Escondido Police Tighten Leash on Suspected Gangsters
Police served dozens of suspected gang members with court orders forbidding them to congregate in public spaces, flash gang signs or wear certain clothes.
ESCONDIDO, Calif. (AP) -- Police served dozens of suspected gang members with court orders forbidding them to congregate in public spaces, flash gang signs or wear certain clothes.
Failure to obey the orders could lead to six months in jail and fines of up to $1,000, authorities said.
"That's what gang members understand, immediate consequences," said Detective Jeff Valdivia of the Escondido Police Department's gang unit.
A Superior Court judge signed off last week on the orders, which were served Tuesday by four dozen law enforcement officers, including Escondido police, investigators from the district attorney's office and Immigration and Customs Enforcement agents.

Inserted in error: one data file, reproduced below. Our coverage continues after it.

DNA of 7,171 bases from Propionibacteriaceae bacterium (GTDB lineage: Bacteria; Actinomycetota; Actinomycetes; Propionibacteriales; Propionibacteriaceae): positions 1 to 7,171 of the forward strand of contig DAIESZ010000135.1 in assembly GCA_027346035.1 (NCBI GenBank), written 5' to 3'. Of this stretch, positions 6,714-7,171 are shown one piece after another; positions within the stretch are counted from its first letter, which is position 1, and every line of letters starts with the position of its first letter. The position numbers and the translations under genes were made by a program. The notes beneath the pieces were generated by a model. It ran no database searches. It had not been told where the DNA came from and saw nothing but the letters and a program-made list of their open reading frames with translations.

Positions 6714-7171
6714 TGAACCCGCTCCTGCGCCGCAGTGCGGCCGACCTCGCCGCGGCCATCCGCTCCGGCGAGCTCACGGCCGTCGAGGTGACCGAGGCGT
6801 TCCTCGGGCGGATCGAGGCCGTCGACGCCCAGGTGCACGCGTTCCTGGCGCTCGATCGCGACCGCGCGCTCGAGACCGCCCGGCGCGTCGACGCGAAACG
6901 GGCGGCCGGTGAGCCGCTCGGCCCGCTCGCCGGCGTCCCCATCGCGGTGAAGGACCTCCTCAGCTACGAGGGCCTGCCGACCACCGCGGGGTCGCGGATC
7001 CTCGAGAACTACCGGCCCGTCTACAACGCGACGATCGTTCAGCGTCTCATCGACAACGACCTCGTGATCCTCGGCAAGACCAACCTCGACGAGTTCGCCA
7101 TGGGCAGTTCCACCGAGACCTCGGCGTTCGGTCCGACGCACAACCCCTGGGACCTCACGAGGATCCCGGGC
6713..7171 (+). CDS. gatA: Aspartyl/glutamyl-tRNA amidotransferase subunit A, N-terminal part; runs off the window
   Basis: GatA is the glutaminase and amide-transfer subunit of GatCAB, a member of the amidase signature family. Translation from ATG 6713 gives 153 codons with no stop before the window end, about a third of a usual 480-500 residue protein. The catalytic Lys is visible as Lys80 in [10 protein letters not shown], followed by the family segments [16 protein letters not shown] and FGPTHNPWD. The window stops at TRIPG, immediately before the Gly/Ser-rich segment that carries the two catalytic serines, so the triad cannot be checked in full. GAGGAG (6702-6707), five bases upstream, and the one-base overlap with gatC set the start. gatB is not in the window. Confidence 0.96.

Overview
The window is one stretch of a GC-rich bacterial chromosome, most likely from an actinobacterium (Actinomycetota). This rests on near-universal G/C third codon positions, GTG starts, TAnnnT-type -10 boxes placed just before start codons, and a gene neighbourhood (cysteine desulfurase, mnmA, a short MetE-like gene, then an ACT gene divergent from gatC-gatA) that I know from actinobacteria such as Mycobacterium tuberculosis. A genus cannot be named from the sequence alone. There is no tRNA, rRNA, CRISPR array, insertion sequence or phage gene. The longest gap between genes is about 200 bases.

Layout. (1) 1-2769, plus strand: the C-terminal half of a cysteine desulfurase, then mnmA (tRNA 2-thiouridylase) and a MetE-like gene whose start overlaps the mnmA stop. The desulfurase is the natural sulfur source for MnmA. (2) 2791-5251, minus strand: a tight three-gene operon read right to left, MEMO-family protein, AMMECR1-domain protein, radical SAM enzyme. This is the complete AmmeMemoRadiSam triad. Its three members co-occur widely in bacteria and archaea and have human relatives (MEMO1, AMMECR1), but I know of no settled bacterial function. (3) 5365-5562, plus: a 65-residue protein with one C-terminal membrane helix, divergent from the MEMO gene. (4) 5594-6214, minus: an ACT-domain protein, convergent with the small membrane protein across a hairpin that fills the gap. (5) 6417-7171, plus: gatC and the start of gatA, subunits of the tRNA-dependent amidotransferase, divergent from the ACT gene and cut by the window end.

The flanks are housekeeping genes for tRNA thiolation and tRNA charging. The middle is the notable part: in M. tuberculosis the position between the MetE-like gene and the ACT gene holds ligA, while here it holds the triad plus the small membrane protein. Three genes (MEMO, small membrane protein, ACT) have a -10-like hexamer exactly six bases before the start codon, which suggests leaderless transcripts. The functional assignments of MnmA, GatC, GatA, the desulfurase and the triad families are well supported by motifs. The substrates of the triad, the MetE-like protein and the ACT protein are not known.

Two-thirds of the people served were younger than 18, authorities said.
Two "safety zones" in central Escondido, a suburb 30 miles north of San Diego, will be off-limits to more than 100 suspected members of the city's two largest rival gangs, police said.
Civil rights advocates said the gang injunctions violate civil rights.
"You are turning 'innocent until proven guilty' on its head," said Kevin Keenan, director of the American Civil Liberties Union of San Diego and Imperial Counties. "These folks are having their freedom restricted without being found guilty in a court of law."
Police say Escondido is home to three Latino gangs totaling just over 300 members, according to police.
(Copyright 2007 by The Associated Press. All Rights Reserved.)